Though part of the reason I am wanting to do the Castle Acheron campaign is to explore the "old ways" I also want to at the same time do things differently than before. I do not only love Dungeons and Dragons as a game, but I also love the world of Dungeons and Dragons. In my last campaign I adhered pretty close to the "Gygaxian Canon." I did do a few things differently, but in general I did things the way it said in the books. My first roleplaying book was the 1993 Monstrous Manual. I was fascinated by the descriptions of the monsters found in that book. Goblins and orcs, chromatic and metallic dragons and the tarrasque, and especially the extraplanar monsters (I hope to write a post on my love for the planes at a later date). So I grew to love the world of D&D and sought to learn all I could about it. But as I played I began to realize I tended to rely on what the book said over my own imagination. Now it's not necessarily a bad thing to use the published material, it;s what it's there for after all, but it should be a springboard, not a replacement for, my imagination.
Thus I seek to not hold so strictly to "canon" as I have before. I want my imagination to be less constricted, and though I probably needn't go so far, I am pretty much wiping the slate almost completely clean. Of course it's still similar in regards to the basic principles to D&D, there are powerful, mortal magic-users and dungeons, and stuff like that. I'm not going so far as to "ban" things that I like about D&D, and I don't have to come up with everything off the top of my head (for one thing I am using Rob Kuntz's new Dungeon Sets and maybe Robert Conley's Points of Light and I'm also including a lot of stuff from myths that is different from what's already in D&D or a different interpretation from how it's done in D&D). For instance, the "old me" would've instantly made the Gravelord a Lich, but I'm considering other alternatives. Maybe I'll still end up making him a Lich, though I may still have him be different than how a Lich is in D&D in that case, or maybe I'll do something that's different, but not particularly unique like a Ghost or Vampire. I'm not going to force myself to make something up just because. But the point is I'm thinking about alternatives and so I may come up with something more interesting. Not even old standbys like dwarves are safe from this treatment if I can come up with something cool to do with them. For instance I read on Wikipedia that dwarves were associated by the Norse with death, so I'm playing up that angle, hence why they were servants of the Gravelord. I'm also considering making them pale like in Norse myth as well, though they'll likely remain shorter than humans, but to what degree I haven't decided.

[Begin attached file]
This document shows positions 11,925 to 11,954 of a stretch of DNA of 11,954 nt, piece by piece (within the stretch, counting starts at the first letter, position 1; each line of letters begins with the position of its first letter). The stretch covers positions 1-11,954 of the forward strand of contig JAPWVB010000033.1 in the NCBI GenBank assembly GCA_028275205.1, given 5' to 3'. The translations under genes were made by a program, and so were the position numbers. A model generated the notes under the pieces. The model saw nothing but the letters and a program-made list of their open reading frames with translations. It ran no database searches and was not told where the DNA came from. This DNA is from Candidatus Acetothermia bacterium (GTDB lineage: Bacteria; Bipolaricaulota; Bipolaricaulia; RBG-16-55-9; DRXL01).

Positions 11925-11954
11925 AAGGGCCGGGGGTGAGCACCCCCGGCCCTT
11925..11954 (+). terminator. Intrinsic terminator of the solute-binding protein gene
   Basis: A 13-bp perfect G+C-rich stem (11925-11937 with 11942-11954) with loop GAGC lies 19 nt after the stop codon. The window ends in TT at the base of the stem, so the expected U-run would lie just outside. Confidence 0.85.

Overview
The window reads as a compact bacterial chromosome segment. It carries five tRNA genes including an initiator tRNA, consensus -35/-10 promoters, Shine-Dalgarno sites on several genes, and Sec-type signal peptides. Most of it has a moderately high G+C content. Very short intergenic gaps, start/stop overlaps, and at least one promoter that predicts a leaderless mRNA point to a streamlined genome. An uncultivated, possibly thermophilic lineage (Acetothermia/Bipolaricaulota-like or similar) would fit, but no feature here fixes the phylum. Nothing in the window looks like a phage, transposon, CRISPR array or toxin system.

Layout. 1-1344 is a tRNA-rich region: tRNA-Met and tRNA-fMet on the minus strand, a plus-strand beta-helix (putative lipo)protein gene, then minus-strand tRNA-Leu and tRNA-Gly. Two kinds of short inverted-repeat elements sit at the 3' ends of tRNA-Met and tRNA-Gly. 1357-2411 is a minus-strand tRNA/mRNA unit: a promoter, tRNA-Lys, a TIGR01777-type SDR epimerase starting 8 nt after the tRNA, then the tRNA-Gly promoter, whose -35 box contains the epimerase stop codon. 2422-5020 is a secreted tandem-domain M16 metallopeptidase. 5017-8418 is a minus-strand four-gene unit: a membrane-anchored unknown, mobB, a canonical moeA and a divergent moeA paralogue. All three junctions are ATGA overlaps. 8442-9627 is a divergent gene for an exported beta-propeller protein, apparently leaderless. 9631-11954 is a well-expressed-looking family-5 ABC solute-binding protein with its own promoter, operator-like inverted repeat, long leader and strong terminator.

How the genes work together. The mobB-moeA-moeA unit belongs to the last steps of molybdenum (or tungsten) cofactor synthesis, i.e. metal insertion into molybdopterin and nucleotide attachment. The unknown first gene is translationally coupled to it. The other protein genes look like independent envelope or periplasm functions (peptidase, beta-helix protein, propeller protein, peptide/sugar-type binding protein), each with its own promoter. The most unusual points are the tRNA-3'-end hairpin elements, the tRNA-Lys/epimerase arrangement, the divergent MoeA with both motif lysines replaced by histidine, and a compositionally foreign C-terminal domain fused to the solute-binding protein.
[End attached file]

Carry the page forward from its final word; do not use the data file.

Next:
I didn't know Gary Gygax, but what I know about him from reading his writings suggest he'd agree with my view, if not necessarily the lengths I'm taking. When he wrote D&D I'm pretty sure he thought that everybody's campaign shouldn't be a carbon copy of Greyhawk, but that each DM should create his own world. Even when he put elements from Greyhawk in the D&D books I'm pretty sure it was as tools for the DM, rather than holy writ that must be adhered to. Hopefully by engaging in this excersize I'll free up my imagination to soar as high as it should.